Residents in a Detroit neighborhood received a scare this week when they found what appeared to be eviction notices on their doors. The flyers, however, turned out to be political pamphlets in opposition to the construction of a controversial new bridge.
The fake eviction notices were posted by a local chapter of Americans for Prosperity, the conservative political advocacy group backed by Charles and David Koch, the billionaire brothers who run Koch Industries and are longtime libertarians. Local political leaders and columnists are condemning the group for scaring residents -- whose homes sit in the epicenter of the nation's foreclosure crisis -- while refusing to disclose which of its corporate backers are funding the flyers.
At the center of the flyer in question, in large print, reads: "Eviction Notice." In medium print, the top of the flyer reads, "This property is subject to seizure by the Michigan Department of Transportation." Only in small print does the flyer say the property in question could be seized if legislation approving the bridge is passed.
Michigan's Republican Gov. Rick Snyder supports the bridge construction, as did his Democratic predecessor Jennifer Granholm. The bridge would link Detroit to Canada, and Canada has agreed to fund a loan for its construction. So far its construction has failed to receive state legislative support, in part because of lobbying, particularly from private bridge company Ambassador Bridge, the Michigan Messenger reports.
Calling American for Prosperity's fake eviction notices "emotional terrorism," Detroit Free Press editorial editor Stephen Henderson points out that if the bridge project were approved, no one would be technically "evicted" -- the law requires that any land acquisition for such a project come with remuneration, and land owners in areas with depressed home values can even end up better off.
Still, the fake eviction notices had residents on edge. Resident Steve Toth told the Free Press his elderly mother saw the flyer and "damn near keeled over," while one of his neighbors was "beside himself."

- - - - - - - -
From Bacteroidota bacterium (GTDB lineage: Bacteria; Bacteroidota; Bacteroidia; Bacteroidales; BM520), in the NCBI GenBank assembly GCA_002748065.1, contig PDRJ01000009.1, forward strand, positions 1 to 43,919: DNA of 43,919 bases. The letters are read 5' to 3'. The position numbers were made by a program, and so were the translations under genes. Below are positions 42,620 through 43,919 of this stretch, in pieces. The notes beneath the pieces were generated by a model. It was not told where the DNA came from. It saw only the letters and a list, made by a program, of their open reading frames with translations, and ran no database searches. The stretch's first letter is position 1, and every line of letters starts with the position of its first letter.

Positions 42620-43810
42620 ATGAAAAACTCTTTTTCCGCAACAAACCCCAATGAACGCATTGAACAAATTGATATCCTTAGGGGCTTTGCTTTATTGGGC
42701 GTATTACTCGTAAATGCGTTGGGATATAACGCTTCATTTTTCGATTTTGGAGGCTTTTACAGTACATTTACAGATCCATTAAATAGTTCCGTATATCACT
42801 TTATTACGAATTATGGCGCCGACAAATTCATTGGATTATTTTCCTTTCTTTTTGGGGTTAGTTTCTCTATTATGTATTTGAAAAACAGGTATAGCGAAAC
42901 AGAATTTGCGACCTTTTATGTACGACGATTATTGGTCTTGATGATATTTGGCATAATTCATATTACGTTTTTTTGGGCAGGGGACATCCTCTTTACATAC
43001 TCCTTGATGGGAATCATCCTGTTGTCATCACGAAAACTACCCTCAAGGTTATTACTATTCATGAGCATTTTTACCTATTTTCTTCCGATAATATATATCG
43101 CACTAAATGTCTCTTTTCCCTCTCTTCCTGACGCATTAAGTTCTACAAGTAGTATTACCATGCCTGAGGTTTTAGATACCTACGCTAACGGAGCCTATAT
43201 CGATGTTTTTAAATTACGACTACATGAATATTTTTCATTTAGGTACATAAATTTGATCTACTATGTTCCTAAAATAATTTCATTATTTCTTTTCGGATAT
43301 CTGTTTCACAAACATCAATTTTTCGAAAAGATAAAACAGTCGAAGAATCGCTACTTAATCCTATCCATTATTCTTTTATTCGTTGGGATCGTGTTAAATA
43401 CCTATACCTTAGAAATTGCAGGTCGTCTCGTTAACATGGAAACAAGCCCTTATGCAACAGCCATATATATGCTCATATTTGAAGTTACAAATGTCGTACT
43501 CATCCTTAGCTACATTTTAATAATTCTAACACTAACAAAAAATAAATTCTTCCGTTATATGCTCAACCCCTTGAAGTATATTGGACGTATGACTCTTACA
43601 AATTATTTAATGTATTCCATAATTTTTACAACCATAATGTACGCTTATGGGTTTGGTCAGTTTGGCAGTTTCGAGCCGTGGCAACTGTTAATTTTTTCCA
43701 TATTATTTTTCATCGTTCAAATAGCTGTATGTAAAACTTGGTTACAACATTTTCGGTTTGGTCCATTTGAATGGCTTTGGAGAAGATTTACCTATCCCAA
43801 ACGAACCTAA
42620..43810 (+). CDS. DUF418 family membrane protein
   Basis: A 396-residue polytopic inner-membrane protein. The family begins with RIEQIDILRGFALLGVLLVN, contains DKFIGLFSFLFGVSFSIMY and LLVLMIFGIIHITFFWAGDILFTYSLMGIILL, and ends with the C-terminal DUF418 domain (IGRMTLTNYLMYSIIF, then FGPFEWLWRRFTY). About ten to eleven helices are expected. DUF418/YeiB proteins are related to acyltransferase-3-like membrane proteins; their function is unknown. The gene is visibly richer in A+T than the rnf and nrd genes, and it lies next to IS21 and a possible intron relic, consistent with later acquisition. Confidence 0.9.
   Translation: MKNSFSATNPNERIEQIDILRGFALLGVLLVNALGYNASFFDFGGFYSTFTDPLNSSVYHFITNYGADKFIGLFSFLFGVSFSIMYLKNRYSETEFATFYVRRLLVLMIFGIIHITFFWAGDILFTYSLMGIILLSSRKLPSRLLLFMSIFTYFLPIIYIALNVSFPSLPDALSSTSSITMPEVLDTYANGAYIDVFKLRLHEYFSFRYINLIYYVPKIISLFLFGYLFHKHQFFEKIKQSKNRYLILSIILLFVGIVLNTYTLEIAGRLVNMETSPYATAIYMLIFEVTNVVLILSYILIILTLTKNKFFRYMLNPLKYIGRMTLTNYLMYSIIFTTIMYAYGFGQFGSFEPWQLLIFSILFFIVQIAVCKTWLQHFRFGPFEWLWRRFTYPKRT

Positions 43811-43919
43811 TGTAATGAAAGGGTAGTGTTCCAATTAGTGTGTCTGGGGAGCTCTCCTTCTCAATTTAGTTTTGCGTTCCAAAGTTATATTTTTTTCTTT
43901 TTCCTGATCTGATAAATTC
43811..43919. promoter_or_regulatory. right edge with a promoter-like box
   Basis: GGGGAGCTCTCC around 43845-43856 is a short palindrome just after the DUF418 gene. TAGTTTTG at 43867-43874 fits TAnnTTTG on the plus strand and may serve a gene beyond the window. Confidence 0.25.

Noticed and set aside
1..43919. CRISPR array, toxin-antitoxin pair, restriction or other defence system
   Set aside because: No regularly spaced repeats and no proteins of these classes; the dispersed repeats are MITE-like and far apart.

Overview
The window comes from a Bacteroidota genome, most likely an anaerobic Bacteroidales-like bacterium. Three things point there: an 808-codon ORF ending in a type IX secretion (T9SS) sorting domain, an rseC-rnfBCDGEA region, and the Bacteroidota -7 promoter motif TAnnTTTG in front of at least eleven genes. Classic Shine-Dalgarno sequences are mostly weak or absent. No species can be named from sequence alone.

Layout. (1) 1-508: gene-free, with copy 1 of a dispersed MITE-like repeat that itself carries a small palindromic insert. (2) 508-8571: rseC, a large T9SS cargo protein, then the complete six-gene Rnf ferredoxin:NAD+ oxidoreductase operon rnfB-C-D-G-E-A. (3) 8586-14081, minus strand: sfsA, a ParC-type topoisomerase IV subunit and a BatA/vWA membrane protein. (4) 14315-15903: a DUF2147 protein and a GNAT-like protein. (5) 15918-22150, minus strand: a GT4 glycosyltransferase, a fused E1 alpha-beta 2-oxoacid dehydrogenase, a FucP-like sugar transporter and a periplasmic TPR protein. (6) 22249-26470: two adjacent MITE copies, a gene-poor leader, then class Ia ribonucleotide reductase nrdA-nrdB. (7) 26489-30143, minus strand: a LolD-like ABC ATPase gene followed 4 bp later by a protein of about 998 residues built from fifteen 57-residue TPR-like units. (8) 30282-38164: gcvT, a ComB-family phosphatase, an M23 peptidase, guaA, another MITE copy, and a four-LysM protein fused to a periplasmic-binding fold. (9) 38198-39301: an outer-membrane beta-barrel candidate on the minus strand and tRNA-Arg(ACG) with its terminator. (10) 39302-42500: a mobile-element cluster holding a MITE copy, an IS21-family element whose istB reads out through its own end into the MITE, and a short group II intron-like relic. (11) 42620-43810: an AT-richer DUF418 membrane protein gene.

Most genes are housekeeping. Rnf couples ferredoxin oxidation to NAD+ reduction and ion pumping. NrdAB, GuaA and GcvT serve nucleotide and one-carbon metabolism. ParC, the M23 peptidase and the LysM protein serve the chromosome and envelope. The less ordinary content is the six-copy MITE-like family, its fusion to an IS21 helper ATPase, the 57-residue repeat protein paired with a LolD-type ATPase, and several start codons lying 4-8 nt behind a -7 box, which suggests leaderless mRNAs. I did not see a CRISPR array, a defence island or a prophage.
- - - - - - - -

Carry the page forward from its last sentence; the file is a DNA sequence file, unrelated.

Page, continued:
Scott Hagerstrom, American for Prosperity's Michigan state director, told the Free Press the group had no apologies for the flyer.
"It was meant to startle people," he said. "We really wanted people to take notice. This is the time that their opinions need to be heard. We wanted people to read it."
State Rep. Rashida Tlaib reportedly said the flyers created "chaos" among her constituents. State Sen. Coleman Young II, whose name was on the flyer as the politician to contact about the bridge, called the flyer "slime-ball, gutter politics."
"Americans for Prosperity has linked arms with Ambassador Bridge Owner Matty Moroun in order to preserve the monopoly Moroun enjoys now," Henderson wrote.
The Detroit International Bridge Co. -- the operating arm of Ambassador Bridge -- released a statement saying it had nothing to do with the flyers, even though it has been lobbying heavily against the bridge.
"Let me be clear that the Detroit International Bridge Co. had nothing to do with the bogus eviction notices posted at homes in southwest Detroit yesterday," the company's president Dan Stamper said in a statement. "Although we disagree with plans for a bridge that would disrupt the neighborhood and displace residents, we would never distribute misleading information to disturb or upset residents."
Still, it's impossible to know who is behind the Americans for Prosperity campaign since recent developments in campaign finance, including the Supreme Court's 2010 Citizens United decision, allow such groups to keep its donors private.
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